LOCAL Houston | The City Guide MAY 2015 - Page 28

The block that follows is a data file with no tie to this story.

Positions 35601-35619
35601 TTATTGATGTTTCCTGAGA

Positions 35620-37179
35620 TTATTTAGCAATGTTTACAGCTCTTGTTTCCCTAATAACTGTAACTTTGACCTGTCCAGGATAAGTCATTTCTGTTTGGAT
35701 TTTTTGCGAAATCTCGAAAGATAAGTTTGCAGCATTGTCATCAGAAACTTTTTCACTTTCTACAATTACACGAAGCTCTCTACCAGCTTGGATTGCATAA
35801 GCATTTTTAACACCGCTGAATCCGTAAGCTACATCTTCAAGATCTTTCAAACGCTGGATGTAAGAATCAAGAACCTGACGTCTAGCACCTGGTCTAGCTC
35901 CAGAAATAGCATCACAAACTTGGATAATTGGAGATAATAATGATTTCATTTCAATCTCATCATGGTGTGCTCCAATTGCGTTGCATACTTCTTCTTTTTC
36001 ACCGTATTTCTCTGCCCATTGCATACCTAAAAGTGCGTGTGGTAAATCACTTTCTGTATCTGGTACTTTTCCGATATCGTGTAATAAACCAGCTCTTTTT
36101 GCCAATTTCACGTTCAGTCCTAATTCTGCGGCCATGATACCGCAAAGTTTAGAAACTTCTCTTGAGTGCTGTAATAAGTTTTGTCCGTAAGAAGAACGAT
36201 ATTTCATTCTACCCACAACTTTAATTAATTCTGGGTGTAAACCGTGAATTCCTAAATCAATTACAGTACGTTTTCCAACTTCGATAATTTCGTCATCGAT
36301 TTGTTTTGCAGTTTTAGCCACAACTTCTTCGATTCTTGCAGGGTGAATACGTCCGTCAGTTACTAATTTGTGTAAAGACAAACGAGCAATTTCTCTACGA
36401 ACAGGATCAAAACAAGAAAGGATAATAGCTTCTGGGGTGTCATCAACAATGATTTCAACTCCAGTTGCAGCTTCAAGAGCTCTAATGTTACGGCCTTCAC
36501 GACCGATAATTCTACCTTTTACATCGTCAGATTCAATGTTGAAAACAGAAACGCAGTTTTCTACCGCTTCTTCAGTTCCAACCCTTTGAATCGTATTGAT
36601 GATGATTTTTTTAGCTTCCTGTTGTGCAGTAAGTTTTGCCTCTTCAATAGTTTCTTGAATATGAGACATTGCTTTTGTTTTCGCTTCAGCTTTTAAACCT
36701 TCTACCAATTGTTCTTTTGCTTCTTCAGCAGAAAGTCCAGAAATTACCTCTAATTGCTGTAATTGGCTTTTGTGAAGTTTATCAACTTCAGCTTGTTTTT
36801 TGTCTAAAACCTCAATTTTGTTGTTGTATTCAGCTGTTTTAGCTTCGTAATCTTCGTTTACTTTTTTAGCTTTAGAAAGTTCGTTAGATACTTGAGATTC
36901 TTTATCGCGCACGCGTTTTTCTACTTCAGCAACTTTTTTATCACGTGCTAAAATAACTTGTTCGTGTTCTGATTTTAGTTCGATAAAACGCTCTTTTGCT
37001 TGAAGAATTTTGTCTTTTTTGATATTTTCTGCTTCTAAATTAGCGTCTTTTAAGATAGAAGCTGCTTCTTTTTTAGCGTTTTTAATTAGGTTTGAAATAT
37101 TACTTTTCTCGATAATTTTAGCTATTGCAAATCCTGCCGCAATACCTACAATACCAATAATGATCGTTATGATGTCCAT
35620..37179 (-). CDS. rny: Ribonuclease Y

Local May_Final.qxp_002houston 4/23/15 12:19 PM Page 28 WACKY PACKS If you mention the name Wacky Packs to children of the 1970s, you’re guaranteed to elicit a response unlike any other craze in the last few decades. Billed as “the number one children’s craze of the last 1,000 years” by Entertainment Weekly, the stickers and trading cards that spoofed classic household items became the only non-sports card to continually outsell baseball cards. Everyday products like Cap’n Crunch were spoofed as Cap’n Crud, just like Hot Wheels became Shot Wheels. Nothing was off-limits, covering everything from cereal (Wheaties became Weakies) to drinks (Kool-Aid became Kook Aid) to cologne (Old Spice became Old Spit). Originally created in 1967, the cultural phenomenon that captured the attention of America’s youth quickly became a hot item, selling out daily. MICHAEL CRIST, an avid collector in Houston, knows all about Wacky Pack’s scarcity. Born and raised in Fredericksburg, Virginia, he vividly remembers going to the local 7-11 as a child in 1973 and looking at the sticker images. Each pack came with a stick of gum, and it was almost impossible to purchase due to their popularity. “One of the reasons why they were ‘sold out’ was that one of the kids who lived closest to the neighborhood 7-11 store would get there first and buy them all to resell at school. It was the craze at the time to trade stickers with classmates to complete each series – there were 16 original series (488 total stickers),” recalls Michael. His love for Wacky Packs has never left him, and after eBay launched and allowed him and other collectors to gain access to rare sticker and card collections, he moved on to collecting the actual illustrators’ paintings. To this day he has amassed a collection of over 100 original and replica paintings of various spoofs, which began with his first purchase in 1998. Over 15 years later, and Michael Crist continues to collect when he can with an appreciation for the art form itself. By Adam Bergen| Photography by Max Burkhalter 28 L O C A L | may 15